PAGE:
WLS Projects

Environmental Education

East Chapel Hill High School

For the past two weeks we have been working on designing environmental education signs for a local high school.  The students and teachers of East Chapel Hill High School planed a landscape restoration project on their school grounds.  The goal of the project was to plant native pollinators as well as native wetland plants.  The educational signs will serve as a way to make the newly planted landscape a great educational resource for the school and for the community as well!

This past weekend members of the WLS team helped install the signs, and we are happy to announce they and the landscape look great! There are three signs which display information about Native Pollinators, Problems Pollinators Face, and Wetlands.  We are very excited to attend the ribbon cutting ceremony coming up in the next week!


What is a Head Cut?

A head cut is a physical feature found in a stream.  It is an erosional feature found in both intermittent (flows only part of the year) and perennial (flows continuously all year) streams.  A head cut occurs where there is an abrupt vertical drop in the streambed.  They usually begin at a knickpoint (sharp change in channel slope) which can be as subtle as an over-steepened riffle or as obvious as a waterfall.  At the base of a head cut a small plunge pool is usually found, caused by the high energy of falling water. As the streambed erodes and lowers the knickpoint the active head cut will migrate upstream.  This is a problem because when a head cut moves up a stream it causes channel incision (the channel bed lowering or down cutting).  This causes the stream to lose access to its floodplain.  Which causes the stream channel to erode even faster because the waters energy is not being dispersed over the floodplain.  The eroding banks lead to trees falling into the stream, therefore causing more erosion.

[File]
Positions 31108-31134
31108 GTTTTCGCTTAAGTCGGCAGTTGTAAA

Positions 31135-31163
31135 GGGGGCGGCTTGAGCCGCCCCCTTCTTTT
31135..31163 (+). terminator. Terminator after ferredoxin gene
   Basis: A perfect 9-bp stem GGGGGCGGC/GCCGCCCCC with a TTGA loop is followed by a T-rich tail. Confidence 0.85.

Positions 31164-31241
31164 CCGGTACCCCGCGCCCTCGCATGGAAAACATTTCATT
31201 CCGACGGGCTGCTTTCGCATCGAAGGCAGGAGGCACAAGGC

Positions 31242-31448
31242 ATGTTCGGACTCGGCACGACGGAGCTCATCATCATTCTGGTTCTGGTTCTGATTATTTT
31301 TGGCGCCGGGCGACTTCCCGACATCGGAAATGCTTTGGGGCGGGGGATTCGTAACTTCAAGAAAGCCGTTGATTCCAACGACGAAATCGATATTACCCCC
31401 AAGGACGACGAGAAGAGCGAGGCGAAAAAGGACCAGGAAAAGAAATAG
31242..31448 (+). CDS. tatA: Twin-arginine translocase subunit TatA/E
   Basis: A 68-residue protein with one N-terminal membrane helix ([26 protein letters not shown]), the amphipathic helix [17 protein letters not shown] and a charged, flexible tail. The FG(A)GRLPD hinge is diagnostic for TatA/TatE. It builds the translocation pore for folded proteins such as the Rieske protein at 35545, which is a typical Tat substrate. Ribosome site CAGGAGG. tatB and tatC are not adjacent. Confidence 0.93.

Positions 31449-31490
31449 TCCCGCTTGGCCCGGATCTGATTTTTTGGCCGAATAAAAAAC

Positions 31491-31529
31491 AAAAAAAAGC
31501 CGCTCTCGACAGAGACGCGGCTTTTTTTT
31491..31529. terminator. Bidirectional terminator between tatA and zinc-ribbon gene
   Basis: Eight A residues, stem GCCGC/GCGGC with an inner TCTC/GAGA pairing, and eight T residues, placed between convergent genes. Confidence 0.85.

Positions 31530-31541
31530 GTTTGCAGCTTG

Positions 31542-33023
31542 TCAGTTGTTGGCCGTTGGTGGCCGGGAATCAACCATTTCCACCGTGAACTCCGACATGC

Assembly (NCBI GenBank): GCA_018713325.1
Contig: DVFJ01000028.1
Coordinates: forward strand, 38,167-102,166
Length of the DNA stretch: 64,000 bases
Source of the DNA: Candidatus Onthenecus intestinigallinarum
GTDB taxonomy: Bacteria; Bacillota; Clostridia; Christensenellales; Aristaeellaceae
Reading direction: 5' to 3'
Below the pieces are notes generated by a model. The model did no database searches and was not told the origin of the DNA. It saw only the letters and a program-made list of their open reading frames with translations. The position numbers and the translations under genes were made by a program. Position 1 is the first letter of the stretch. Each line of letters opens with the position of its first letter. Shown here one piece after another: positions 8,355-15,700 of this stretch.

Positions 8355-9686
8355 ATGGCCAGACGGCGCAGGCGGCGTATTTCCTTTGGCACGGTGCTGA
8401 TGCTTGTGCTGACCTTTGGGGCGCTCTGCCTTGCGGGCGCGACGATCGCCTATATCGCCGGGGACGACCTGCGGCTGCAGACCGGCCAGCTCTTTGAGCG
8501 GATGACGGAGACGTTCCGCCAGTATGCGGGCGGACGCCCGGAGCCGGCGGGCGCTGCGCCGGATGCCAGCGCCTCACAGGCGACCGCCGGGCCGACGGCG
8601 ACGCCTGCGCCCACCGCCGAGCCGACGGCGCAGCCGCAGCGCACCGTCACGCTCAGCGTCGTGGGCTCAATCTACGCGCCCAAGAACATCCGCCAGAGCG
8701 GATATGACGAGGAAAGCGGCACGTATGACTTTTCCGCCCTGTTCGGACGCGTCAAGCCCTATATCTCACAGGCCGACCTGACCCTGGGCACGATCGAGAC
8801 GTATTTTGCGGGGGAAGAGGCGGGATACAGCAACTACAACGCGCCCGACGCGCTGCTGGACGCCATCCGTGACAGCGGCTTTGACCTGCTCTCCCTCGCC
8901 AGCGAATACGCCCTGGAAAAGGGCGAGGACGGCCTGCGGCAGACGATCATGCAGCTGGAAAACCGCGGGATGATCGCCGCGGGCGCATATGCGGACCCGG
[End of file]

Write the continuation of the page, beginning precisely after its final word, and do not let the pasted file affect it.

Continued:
The past week on one of our project sites we saw a great example of a head cut.  Below is a picture of the head cut which can be see with a waterfall flowing over the roots of a tree into a pool at the bottom.  Also included is a picture of upstream of the head cut where you can see the stream is in fairly good shape and a picture downstream of the head cut where you can see severe eroding and several trees which are nearly falling in. 


Look at All Those BENTHIC MACROINVERTEBRATES!

Monteith Monitoring Report


Water & Land Solutions is in its second year of monitoring one of the most unique mitigation banks in the industry which is located north of Charlotte, North Carolina.  This past week WLS team members finished collecting data needed to complete the 2016 Monitoring Report.  We are happy to announce that the project is looking great!  We found great diversity and quantities of various benthic macroinvertebrates (small animals living among stones, logs, sediments and aquatic plants on the bottom of streams, rivers, and lakes).  These “benthics” indicate the stream is on its way to becoming a healthy and vibrant ecosystem! Some organisms that we discovered included crayfish, salamanders, mayflies, caddisfly, and a damselfly.  Considering that benthic surveys of the stream prior to construction indicated no presence of any of these benthics, this is a great example of success in a short timeframe!  It’s great to see that our hard work pays off by creating great habitats for these key species.

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	mso-hansi-theme-font:minor-latin;}    Pictured above is a Damselfly.  These insects are very similar to dragonflies, but have slimmer bodies.  The pictured Damselfly is in the nymph stage, which live in a variety of freshwater habitats.     
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Pictured above is a Damselfly.  These insects are very similar to dragonflies, but have slimmer bodies.  The pictured Damselfly is in the nymph stage, which live in a variety of freshwater habitats.

Pictured above is Salamander. It is an amphibian, typically characterized by its lizard like appearance. They have permeable skin which makes them reliant on habitats that are in or around water.

Pictured above is Salamander. It is an amphibian, typically characterized by its lizard like appearance. They have permeable skin which makes them reliant on habitats that are in or around water.